Physician_CME_Reimbursement

Physician CME Reimbursement

Physicians must continue their education in the medical field by attending Continuing Medical Education (CME) courses. The cost of these courses can burden an individual physician’s wallet; thus, Physician CME Reimbursement is necessary. Many employers will cover some or all of the cost of CMEs for their employees to reduce this burden. It’s important to understand physician compensation models to grasp how these reimbursements might be structured.

Continuing medical education (CME) is a type of continuing professional development that helps physicians stay updated with the latest developments in their field. Continuing medical education can be done online, on-site, or through other means such as books and journals. The American Medical Association is an excellent resource for this.

Continuing medical education is not just for physicians; it also includes nurses, pharmacists, dentists, physical therapists, and other professionals in healthcare fields. Continuing medical education can help people keep up-to-date on new treatments and technology while keeping them out of trouble regarding ethical issues within their profession.

Continuing Medical Education has many benefits, so read this article to learn more!

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CME Courses

Continuing Medical Education can help physicians keep up-to-date on new treatments and technology while keeping them out of trouble regarding ethical issues within their profession. Continuing Medical Education has many benefits, so read this article to learn more!

As a doctor, you know the importance of continuing medical education to stay current with the latest advancements in your field. Continuing medical education can be done online, on-site, or through other means such as books and journals; some people might take courses offered by colleges where they can earn credits towards getting a degree if they want one. It is essential for physicians, nurses, pharmacists, dentists, physical therapists, and other healthcare professionals.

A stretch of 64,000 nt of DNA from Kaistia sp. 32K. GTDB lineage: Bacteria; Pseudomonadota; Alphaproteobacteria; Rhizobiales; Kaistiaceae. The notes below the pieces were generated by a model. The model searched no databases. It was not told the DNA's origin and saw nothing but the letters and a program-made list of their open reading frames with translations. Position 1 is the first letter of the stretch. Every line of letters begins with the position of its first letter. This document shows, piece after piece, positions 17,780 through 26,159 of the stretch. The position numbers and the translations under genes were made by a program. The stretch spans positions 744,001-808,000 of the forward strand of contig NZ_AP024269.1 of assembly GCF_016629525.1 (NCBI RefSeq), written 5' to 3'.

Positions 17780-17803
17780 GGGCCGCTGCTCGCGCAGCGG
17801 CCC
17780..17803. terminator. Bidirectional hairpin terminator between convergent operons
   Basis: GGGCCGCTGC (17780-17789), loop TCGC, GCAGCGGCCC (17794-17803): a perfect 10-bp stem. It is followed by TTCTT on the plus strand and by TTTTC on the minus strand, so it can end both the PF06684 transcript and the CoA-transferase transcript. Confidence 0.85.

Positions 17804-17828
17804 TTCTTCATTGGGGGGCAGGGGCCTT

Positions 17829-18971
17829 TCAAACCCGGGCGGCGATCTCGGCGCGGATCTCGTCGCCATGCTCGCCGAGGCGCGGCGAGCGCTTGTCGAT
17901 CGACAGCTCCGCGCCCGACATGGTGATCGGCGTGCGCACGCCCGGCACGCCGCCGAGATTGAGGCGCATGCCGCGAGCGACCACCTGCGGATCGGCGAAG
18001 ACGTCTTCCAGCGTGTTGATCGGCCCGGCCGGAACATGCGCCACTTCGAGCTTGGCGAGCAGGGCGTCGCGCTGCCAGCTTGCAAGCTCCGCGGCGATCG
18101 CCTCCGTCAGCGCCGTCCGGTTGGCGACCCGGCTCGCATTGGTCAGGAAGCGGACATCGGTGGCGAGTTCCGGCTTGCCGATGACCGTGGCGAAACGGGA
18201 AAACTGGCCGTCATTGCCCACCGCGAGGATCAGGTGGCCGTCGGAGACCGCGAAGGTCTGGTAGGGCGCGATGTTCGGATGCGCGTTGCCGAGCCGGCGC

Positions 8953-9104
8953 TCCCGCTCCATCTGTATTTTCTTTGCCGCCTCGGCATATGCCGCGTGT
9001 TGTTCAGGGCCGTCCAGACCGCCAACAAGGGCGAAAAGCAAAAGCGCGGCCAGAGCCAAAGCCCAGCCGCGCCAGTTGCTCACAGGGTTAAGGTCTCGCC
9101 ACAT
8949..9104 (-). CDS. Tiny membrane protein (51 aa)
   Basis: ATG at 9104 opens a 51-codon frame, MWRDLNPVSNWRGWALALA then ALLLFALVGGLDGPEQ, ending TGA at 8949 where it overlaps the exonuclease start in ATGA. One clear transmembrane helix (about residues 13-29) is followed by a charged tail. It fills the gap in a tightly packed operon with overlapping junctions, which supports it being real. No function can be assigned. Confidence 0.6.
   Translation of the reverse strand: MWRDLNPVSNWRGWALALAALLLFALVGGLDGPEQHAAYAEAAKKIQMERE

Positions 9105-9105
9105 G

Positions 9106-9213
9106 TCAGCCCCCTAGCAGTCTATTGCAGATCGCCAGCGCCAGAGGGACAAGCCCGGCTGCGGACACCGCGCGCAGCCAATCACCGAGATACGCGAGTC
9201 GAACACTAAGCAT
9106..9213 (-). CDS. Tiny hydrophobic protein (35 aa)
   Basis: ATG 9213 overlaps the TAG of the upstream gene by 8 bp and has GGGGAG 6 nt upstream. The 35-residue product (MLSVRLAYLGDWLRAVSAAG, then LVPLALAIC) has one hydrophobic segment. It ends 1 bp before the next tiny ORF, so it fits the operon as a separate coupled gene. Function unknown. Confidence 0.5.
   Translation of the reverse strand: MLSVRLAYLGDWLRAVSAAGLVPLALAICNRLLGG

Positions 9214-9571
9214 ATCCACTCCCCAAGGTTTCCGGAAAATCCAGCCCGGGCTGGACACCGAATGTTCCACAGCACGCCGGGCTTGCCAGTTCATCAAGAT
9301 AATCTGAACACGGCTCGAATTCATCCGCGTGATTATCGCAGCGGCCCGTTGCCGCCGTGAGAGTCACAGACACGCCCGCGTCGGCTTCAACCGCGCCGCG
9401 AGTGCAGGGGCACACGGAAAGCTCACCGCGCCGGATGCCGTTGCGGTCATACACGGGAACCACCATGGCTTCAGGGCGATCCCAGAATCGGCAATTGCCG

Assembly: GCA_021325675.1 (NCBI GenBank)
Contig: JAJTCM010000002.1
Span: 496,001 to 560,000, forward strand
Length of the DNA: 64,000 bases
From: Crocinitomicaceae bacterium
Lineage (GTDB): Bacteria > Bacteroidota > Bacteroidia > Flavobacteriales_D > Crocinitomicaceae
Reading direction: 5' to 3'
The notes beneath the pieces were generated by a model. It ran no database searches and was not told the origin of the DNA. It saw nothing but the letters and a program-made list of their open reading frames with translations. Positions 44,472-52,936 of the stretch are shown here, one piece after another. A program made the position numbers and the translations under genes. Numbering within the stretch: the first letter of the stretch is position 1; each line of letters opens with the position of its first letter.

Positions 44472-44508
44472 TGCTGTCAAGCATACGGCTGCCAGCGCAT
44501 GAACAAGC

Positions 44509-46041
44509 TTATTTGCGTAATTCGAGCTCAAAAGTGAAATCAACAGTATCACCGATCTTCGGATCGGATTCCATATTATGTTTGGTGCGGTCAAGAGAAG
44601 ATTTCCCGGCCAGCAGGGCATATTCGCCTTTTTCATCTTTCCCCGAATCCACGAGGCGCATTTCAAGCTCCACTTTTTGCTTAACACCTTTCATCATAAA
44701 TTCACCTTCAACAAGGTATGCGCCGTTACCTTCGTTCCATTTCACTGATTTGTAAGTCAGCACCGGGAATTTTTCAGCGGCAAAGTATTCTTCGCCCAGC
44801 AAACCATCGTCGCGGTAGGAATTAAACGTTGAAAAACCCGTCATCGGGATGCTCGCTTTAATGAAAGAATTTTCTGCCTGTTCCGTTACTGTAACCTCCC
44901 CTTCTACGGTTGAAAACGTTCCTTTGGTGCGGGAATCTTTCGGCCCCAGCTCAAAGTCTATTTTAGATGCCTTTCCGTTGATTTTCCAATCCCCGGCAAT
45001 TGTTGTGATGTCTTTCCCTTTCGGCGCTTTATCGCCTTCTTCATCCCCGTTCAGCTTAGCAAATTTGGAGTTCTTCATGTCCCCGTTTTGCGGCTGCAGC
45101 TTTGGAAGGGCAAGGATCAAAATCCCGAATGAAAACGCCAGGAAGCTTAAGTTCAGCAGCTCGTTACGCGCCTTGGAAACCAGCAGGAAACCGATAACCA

The requirements are variable but typically require 20 hours per year, with many employers requiring more than 40 hours annually.

A sponsoring organization often provides credit for completed CME activities. For example, a medical association will provide credit for time spent listening to presentations at their annual meeting – and this information can be used on the physician’s CV or in seeking out new employment opportunities with other organizations. Knowing how to negotiate a physician employment contract could be beneficial in these circumstances.

CME Reviews

At a CME conference, the physician will see many lectures and posters on different topics in their field. Continuing medical education is an opportunity to hear from experts about a topic that can be difficult to stay up-to-date with without reading extensively.

A conference may also have opportunities for networking, sharing experiences, and discussing new developments in one’s practice area with other physicians who specialize in the same type of care as you do –

Most CME conferences offer more than just talks and posters:

  • They often include hands-on workshops where participants learn how to apply necessary information learned during previous sessions.
  • Lunchtime discussion panels provide attendees the chance not only to discuss what has been presented but also to voice their opinions publicly for feedback.
  • Social events are another way that some organizations foster lasting relationships.

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What Expenses are Paid for?

  • Travel
  • Meals
  • Lodging
  • Conference Entrance Fees

How Much Will the Employer Pay for CME?

A recent survey revealed that employers often spend between $1500 to $4,000 per year in reimbursements for expenses.

Virtual Continuing Medical Education Conferences

Due to the recent pandemic, many continuing medical education conferences are being held remotely, negating the need for travel reimbursements. 

Medicine Licensing Board Requirements for Physicians

Each state licensing board requires certain Continuing Medical Education credits to be completed yearly for a physician’s license to stay valid. To get these Continuing Medical Education credits, physicians might have to take courses on new medical developments or participate in activities supervised by the board of directors at their place of employment or volunteer work. The American Board of Medical Specialties offers detailed guidelines on these requirements.

CME hours are reported on Continuing Medical Education (CME) certificates that employers can print and share. Continuing medical education is typically offered in a number of formats, including live events, online courses or webinars, journal articles, books, and conference proceedings.